Nationwide released the Brachycephalic Breed Disease Prevalence Study on March 8 at the Western Veterinary Conference in Las Vegas. The analysis excluded conditions related to brachycephaly such as brachycephalic obstructive airway syndrome, entropion, and keratoconjunctivitis sicca and excluded conditions unrelated to anatomy, such as accidents and infectious diseases.

Brachycephalic dogs were more likely than other dogs to have certain ophthalmologic issues:

  • • Corneal ulcers, 6.34 percent of brachycephalic dogs, 1.4 percent of others.

  • • Ocular trauma, 2.15 percent of brachycephalic dogs, 0.92 percent of others.

  • • Conjunctivitis, 10.81 percent of brachycephalic dogs, 7.76 percent of others.

Brachycephalic dogs also were more likely than other dogs to have certain dermatologic issues, including the following:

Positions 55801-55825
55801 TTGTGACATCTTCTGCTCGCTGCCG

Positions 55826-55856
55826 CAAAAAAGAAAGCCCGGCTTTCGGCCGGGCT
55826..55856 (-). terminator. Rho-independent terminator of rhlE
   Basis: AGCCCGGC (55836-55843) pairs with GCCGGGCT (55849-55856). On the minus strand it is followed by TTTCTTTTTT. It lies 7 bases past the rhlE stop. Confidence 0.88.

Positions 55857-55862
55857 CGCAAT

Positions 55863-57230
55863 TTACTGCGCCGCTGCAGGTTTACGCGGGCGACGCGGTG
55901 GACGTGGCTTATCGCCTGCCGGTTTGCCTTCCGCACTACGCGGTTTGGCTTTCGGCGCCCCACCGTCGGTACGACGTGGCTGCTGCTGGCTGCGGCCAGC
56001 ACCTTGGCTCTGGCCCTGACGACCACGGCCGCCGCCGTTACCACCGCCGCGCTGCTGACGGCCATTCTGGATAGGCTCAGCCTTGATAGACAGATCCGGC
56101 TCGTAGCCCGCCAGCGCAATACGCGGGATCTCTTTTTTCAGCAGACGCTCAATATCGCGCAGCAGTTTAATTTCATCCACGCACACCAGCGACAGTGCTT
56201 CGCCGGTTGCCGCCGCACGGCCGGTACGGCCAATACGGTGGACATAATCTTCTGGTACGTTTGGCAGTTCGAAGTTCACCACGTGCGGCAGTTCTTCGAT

• • Malignant skin neoplasia, 0.46 percent of brachycephalic dogs, 0.25 percent of others.

  • • Fungal skin disease, 3.07 percent of brachycephalic dogs, 1.61 percent of others.

  • • Pyoderma, 18.93 percent of brachycephalic dogs, 14 percent of others.

  • • Otitis externa, 25.32 percent of brachycephalic dogs, 19.34 percent of others.

  • • Allergic dermatitis, 18.55 percent of brachycephalic dogs, 14.02 percent of others.

Among other conditions seen more frequently in brachycephalic dogs, pneumonia had a prevalence of 1.60 percent in brachycephalic dogs, compared with 0.77 percent in others. The prevalence of hyperthermia was 0.26 percent in brachycephalic dogs, compared with 0.11 percent in others.

The report is available at